Eleven years after return to the wild, crested ibises eyed to boost Sado tourism


A little more than a decade after the release of crested ibises back into the wild, the city of Sado and others are looking to the endangered birds as a possible tourism resource.

This year marks the 11th anniversary of the start of a project to release artificially bred crested ibises into the wild in the island city of Sado in Niigata Prefecture.

On the island, over 400 of the birds, which are designated as a special national natural treasure, are believed to be thriving in the wild, with many people reporting having spotted them feeding in rice paddies and elsewhere, according to city officials.

The Environment Ministry has set up an observation facility to watch the birds, with the roof area having been opened to the public.

While crested ibises once inhabited satoyama (village forests) throughout the country, the number of such birds rapidly declined due to overhunting and environmental pollution.

Although there were attempts to breed the birds, crested ibises born in the wild in Japan became extinct with the death of the last one in 2003.

In 2008, the ministry started releasing captive-bred crested ibises into the wild as part of a reintroduction program using birds donated by China.

Currently in Japan, there are 195 crested ibises living in rearing facilities and an estimated 405 in the wild.

Such conservation centers rearing the birds in Sado and Nagaoka, a city also in Niigata Prefecture, as well as those in Ishikawa and Shimane prefectures, are open to the public.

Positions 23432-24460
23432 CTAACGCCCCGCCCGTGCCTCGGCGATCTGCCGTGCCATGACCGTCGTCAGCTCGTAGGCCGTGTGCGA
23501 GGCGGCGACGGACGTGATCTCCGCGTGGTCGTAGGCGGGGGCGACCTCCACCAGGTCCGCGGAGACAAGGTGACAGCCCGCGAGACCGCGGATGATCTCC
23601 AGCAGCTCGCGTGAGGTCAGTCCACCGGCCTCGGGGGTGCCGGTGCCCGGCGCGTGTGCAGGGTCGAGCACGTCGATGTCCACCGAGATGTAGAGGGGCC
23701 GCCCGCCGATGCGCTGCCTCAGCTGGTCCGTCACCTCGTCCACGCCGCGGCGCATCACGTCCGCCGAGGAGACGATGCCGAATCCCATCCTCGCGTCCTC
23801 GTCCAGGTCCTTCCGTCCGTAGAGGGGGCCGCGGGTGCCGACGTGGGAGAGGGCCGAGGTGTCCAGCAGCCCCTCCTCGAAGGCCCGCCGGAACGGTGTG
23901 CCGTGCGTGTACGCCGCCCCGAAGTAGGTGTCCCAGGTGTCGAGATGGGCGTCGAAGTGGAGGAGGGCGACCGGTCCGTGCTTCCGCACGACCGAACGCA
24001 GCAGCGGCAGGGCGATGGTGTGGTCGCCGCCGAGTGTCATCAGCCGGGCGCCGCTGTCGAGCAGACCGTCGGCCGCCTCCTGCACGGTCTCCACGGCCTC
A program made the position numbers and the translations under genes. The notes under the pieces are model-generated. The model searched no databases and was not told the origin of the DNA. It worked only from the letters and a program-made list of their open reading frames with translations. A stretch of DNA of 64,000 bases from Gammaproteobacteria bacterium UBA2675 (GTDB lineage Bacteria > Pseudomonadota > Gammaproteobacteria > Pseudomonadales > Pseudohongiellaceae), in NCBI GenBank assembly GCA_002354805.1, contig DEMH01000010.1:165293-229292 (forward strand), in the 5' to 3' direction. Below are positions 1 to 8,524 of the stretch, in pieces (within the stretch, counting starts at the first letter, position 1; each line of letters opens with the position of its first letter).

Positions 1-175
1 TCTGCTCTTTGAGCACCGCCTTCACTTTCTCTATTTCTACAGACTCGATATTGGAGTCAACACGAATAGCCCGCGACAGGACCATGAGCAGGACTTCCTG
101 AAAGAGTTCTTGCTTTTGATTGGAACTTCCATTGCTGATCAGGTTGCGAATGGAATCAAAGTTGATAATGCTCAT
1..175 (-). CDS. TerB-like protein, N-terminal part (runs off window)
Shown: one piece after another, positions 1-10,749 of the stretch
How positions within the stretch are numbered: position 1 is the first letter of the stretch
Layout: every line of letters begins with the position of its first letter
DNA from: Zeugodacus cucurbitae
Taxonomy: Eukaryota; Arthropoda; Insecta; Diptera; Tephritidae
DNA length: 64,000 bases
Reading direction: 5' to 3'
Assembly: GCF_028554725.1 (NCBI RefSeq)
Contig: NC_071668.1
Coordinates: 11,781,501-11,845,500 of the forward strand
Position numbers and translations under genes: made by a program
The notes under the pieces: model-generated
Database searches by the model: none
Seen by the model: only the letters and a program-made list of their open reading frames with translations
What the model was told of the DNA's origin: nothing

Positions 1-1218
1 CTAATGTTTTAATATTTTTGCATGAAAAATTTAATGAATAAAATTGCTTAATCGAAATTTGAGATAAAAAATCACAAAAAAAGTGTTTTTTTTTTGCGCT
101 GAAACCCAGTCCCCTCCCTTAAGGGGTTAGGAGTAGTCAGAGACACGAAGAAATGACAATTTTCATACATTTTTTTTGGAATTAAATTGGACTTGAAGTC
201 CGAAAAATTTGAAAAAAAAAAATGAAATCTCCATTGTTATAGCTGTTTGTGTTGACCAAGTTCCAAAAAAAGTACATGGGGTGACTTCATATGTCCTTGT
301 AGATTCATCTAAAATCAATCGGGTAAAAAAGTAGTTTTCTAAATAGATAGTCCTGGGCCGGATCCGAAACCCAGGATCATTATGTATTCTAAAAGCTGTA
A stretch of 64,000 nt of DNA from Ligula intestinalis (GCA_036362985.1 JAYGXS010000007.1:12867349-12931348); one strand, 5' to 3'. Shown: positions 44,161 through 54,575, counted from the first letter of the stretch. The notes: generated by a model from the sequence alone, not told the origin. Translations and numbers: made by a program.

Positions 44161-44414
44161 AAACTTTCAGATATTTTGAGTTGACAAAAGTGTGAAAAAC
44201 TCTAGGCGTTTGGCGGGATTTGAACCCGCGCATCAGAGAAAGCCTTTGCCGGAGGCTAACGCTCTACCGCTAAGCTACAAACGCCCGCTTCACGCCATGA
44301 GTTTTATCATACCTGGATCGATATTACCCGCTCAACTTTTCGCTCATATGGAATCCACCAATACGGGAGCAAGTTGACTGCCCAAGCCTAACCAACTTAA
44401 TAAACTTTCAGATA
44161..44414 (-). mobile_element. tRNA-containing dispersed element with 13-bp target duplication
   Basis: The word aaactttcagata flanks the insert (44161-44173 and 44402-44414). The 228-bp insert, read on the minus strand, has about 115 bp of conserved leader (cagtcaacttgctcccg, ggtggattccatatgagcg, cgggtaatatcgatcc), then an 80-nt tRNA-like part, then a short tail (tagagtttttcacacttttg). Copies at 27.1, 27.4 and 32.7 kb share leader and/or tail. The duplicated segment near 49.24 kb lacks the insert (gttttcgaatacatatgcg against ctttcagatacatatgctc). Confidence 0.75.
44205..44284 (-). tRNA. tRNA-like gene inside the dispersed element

Still, most wild crested ibises in Japan live on Sado Island.

“People will be able to see crested ibises out in the wild in Sado,” an official with the Sado city government said.

The ministry has set some rules for viewing wild crested ibises, including a request that people do not disturb the them in the wild. The rules also cover people viewing the birds from their cars.

The Sado government in October 2018 also opened an area near a location frequently visited by the crested ibises where people can view them.

“Quite a lot of people, ranging from families and couples to the elderly, have visited” the area, an official with the city government said.

As for the ministry’s observation facility, it is some 10 meters tall, and visitors are able to appreciate crested ibises and the island’s nature from the rooftop.

The ministry plans to set up an exhibition room on the second floor to provide information on the ecology of crested ibises and the efforts to ensure they can coexist with people.

As the building is already completed, the ministry has opened the rooftop to the public until the exhibition room is finished.

“Amid an increase in the number of wild crested ibises, I hope that (the facility) plays a role in helping (the public) observe (the birds) without affecting their ability to thrive,” said Hiroaki Sawaguri, the chief park ranger at the ministry.

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